Tag: Georgia public policy

What Farmers Can Teach Physicians

  By Dr. Jeffrey Grossman In 1900, one-third of the American labor force was committed to agricultural production. In 1950, food consumed at home was 22 percent of a household’s disposable income. By 1998, that percentage had dropped to 7 percent. This dramatic decrease in the cost of food was directly attributable to improved productivity through technology and the implementation of that technology. While this astounding increase in farmers’ productivity did create economic instability and the virtual abandonment of many rural Southern farming towns, the development of U.S. agriculture is overall a great success story. This transformational change in agriculture threatened many people’s livelihoods, particularly the small farmer. Many farmers banded together to form organizations and trade associations to protect… View Article

Georgia Can Lead Again on Juvenile Justice Reform

By Newt Gingrich and Kelly McCutchen Newt Gingrich Kelly McCutchen Years of profound dysfunction in Washington have eroded Americans’ confidence in government. Our national leaders have lost virtually all their credibility when it comes to addressing society’s most pressing challenges. Fortunately, just as our Founders intended, states are increasingly finding innovative policy solutions for many of these problems. Can you imagine Congress ever accomplishing such a feat? Now Georgia has the opportunity to apply those same conservative convictions to its juvenile justice system by adopting the recommendations of the Special Council on Criminal Justice Reform.  After months of research last year, the bipartisan Council produced proposals that will stop wasteful government spending and help more of Georgia’s young offenders fulfill… View Article

Checking Up On Health: March 19, 2013

Benita DoddVice PresidentGeorgia Public Policy Foundation Health policy news and views Compiled by Benita M. Dodd Upcoming Foundation event on telehealth: Find out what’s happening around the nation and in Georgia – and what needs to happen – when it comes to innovative implementation of telehealth for greater efficiency, greater cost-effectiveness, better quality, better access and a better patient experience. Register now for, “Telehealth: Taking Health Care to the Next Level,” a Georgia Public Policy Foundation Leadership Breakfast at 8 a.m. on Tuesday, April 24, at Cobb County’s Georgian Club. The panel discussion is moderated by Dr. Brenda Fitzgerald, Commissioner of the Georgia Department of Public Health, with panelists Dr. Jeffrey English of the Multiple Sclerosis Center of Atlanta, Dr.… View Article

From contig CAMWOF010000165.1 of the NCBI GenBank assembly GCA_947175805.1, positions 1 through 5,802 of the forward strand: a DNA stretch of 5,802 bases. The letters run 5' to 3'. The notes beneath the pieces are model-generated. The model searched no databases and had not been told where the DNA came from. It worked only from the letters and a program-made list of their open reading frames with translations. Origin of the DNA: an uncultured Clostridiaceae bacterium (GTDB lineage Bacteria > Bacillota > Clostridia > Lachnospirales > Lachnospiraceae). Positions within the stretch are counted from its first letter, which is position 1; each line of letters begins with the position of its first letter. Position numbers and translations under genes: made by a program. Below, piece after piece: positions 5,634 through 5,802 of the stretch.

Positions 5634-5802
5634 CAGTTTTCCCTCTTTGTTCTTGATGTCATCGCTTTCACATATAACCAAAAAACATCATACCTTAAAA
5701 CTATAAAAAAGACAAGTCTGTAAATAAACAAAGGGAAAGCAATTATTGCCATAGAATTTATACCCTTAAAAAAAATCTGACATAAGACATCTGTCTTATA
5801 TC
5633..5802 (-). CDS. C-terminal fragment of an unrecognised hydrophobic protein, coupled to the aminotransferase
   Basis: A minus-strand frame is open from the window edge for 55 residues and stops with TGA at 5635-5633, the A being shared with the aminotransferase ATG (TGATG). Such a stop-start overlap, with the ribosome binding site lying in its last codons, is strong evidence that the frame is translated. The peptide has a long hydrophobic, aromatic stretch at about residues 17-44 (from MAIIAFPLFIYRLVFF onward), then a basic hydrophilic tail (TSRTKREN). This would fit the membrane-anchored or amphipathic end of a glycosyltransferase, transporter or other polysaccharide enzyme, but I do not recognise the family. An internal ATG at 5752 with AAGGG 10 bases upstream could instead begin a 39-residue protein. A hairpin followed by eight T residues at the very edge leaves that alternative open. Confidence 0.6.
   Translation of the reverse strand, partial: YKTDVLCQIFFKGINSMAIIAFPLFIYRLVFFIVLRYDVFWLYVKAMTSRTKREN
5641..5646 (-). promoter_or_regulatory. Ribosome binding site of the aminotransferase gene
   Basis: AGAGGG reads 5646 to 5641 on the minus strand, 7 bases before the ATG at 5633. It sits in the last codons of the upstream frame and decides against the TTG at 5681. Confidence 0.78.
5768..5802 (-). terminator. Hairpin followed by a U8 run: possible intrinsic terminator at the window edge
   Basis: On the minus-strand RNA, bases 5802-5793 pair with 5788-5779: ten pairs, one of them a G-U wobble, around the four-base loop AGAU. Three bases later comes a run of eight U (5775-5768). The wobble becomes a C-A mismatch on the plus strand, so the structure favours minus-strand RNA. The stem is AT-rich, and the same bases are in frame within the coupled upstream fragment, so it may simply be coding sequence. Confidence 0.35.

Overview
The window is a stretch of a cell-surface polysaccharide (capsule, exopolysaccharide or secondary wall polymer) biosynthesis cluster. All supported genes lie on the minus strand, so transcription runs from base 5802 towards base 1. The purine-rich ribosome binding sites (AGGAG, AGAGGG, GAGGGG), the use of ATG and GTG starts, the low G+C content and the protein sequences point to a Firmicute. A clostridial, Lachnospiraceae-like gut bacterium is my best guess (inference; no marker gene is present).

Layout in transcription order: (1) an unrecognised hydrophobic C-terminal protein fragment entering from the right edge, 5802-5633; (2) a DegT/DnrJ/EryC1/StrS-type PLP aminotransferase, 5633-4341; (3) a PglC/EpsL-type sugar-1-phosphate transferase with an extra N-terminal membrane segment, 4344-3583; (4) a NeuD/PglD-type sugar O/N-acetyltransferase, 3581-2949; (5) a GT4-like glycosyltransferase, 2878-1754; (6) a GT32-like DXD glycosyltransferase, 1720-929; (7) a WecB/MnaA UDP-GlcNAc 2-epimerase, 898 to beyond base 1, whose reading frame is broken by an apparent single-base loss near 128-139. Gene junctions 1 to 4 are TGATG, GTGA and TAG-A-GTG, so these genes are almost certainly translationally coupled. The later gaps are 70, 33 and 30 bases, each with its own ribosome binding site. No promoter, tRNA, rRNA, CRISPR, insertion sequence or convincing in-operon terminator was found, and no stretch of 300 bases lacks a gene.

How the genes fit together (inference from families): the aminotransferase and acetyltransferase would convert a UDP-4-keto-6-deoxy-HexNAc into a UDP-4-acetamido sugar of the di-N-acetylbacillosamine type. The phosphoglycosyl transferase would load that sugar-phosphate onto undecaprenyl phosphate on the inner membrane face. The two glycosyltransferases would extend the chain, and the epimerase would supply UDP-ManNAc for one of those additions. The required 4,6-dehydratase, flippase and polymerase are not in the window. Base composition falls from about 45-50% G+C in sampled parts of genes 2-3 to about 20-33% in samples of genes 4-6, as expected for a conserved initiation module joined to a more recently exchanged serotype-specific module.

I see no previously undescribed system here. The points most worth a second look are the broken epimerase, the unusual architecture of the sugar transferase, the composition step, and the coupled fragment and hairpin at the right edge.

GEORGIA PUBLIC POLICY FOUNDATION EVENT INVITATION March 19, 2013 Contact Benita Dodd at 404-256-4050 or benitadodd@georgiapolicy.org Registration Open for, ‘Telehealth: Taking Health Care to the Next Level,’ A Georgia Public Policy Foundation Leadership Breakfast on April 23 Atlanta — The health care industry has embraced opportunities provided by information technology in numerous ways. But policy and politics still handicap the medical community when it comes to fully incorporating telemedicine and, more broadly, telehealth.  Find out what’s happening around the nation and in Georgia – and what needs to happen – when it comes to innovative implementation of telehealth for greater efficiency, greater cost-effectiveness, better quality, better access and a better patient experience. Register NOW for, “Telehealth: Taking Health Care View Article
  Albert Woodard By Albert Woodard The campaign in Georgia and in many states for adult and juvenile criminal justice reform has highlighted an alarming trend: Women represent a small portion of the prison population but their numbers are rising rapidly, with serious consequences for the children and communities they leave behind. The number of women incarcerated in the United States since 1990 has jumped an astounding 92 percent and shows no sign of receding. In fact, according to a recent study at the Northeastern College of Criminal Justice, prison rates for women are increasing faster than for men. The reasons for this increase are numerous, ranging from their historical offenses of larceny, forgery, embezzlement and prostitution, as well as… View Article

Friday Facts: March 15, 2013